The Sad Joke of Higher Furnace Efficiency Standards
Do you know when the US last raised furnace efficiency standards? It was 1987. Do you know how long the US Department of Energy (DOE) has been trying to change that? At least since 2007. The past eight years have been a sad case of industry heavyweights preventing progress on this important issue. The DOE has just proposed a new rule, so we might finally see some action here. Do you know when it's set to go into effect, if passed?
A bit of furnace efficiency history
In 1987, the National Appliance Energy Conservation Act set a minimum of 78% Annual Fuel Utilization Efficiency (AFUE). That's when furnaces with standing pilot lights went away.
In 2007, the DOE proposed raising the minimum from 78 to 80 AFUE. What?! Yes, it's true. They really did that, even though the rule would have had pretty much zero effect on saving energy.
Why? Because even though 78 AFUE was the minimum allowed, nearly every furnace being made was 80 AFUE or higher. I think I've seen only one new furnace that had an AFUE lower than 80.
So the battle began. The state of California and a coalition of environmental and energy efficiency groups sued the DOE. That led to the regional standards, whereby Northern states (with more than 5000 heating degree days) would have had to go to 90 AFUE whereas the warmer South and Southwest would get to stick with 80 AFUE.
Well, that's when the American Public Gas Association (APGA) had a hissy fit. According to the American Council for an Energy Efficient Economy (ACEEE), the APGA "argued that consumers would flock to electric resistance furnaces rather than install high-efficiency gas furnaces." (See their article, Why DOE's Cave on Furnace Standards Is Such a Big Deal.)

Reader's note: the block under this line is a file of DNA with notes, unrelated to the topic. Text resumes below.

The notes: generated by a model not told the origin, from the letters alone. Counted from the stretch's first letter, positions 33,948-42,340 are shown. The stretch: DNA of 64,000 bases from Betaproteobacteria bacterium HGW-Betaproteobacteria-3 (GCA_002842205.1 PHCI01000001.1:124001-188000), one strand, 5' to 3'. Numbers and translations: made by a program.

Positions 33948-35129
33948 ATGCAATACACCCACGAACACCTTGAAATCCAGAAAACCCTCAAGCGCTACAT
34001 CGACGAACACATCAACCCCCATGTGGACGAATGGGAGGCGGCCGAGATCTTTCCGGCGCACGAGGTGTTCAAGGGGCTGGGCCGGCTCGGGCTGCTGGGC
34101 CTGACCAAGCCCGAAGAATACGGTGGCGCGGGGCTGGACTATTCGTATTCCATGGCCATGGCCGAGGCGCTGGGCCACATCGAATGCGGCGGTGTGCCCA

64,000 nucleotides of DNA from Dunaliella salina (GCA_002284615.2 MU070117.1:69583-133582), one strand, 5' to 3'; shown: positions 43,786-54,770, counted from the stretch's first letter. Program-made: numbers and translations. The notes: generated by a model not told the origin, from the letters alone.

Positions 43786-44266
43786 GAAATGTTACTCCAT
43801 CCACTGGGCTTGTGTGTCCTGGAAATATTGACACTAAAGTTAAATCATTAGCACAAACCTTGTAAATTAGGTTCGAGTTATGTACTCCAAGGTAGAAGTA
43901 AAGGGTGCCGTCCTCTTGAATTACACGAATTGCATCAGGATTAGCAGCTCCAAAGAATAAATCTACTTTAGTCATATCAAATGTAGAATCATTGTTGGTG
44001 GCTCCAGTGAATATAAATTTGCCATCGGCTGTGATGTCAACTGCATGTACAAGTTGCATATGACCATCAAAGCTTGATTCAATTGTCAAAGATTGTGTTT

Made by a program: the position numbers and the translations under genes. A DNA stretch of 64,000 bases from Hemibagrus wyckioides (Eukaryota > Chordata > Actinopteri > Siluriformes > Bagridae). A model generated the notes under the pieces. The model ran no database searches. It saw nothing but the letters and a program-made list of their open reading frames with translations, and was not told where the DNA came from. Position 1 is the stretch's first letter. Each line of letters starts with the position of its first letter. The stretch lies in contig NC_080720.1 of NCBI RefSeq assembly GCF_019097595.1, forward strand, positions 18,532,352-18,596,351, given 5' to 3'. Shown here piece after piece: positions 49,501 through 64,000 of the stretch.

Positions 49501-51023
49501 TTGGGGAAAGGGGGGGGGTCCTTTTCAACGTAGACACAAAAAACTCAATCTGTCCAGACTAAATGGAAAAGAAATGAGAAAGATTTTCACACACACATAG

Are you kidding me? There's no way they really thought that would happen. Heat pumps maybe, but electric resistance furnaces, no way. They're not even allowed for primary heating here in Georgia, a warm state. The truth is the gas industry really should be afraid of heat pumps, not electric resistance.
So the effort to enact regional standards fell apart.
The latest move by the DOE
On 10 February of this year, the DOE announced a proposal to adopt a 92 AFUE standard, nationwide. That's nice. It should be higher and it should have been done a long time ago, but if enacted, it would effectively kill atmospheric combustion furnaces.
There will be opposition. According to The ACHR News, Stephen Yurek, president and CEO of the Air Conditioning, Heating, and Refrigeration Institute (AHRI), said "Now, even though natural gas and oil prices are lower than they were [three years ago when the DOE issued regional standards] — in the case of oil, much lower — the DOE now feels a 92 percent nationwide standard is appropriate. How can that be? What's changed?"
And the Air Conditioning Contractors of America seems to be getting itself ready for opposition. "It's very aggressive," said senior vice president Charlie McCrudden in the same ACHR News article. "This would harm a lot of people, including those in lower income brackets."
So, as homes are required to reach greater levels of airtightness, the furnace efficiency circus continues.
Oh, yeah. Do you know when the new requirement would go into effect, if approved? 2021. At the earliest.
What a sad joke this whole story has been.
If you'd like to see higher furnace efficiency standards, make your voice heard. The DOE has a meeting next week in Washington. It's going to be Friday, 27 March from 9:00 a.m. to 4:00 p.m., at the U.S. Department of Energy, Forrestal Building, Room 8E-089, 1000 Independence Avenue, SW., Washington, DC 20585.
If you can't make it, then you can listen in as they'll be broadcasting the meeting as a webinar.
You also can submit written comments, which they'll be accepting through 10 June 2015.
See the DOE's furnace rulemaking page for details.
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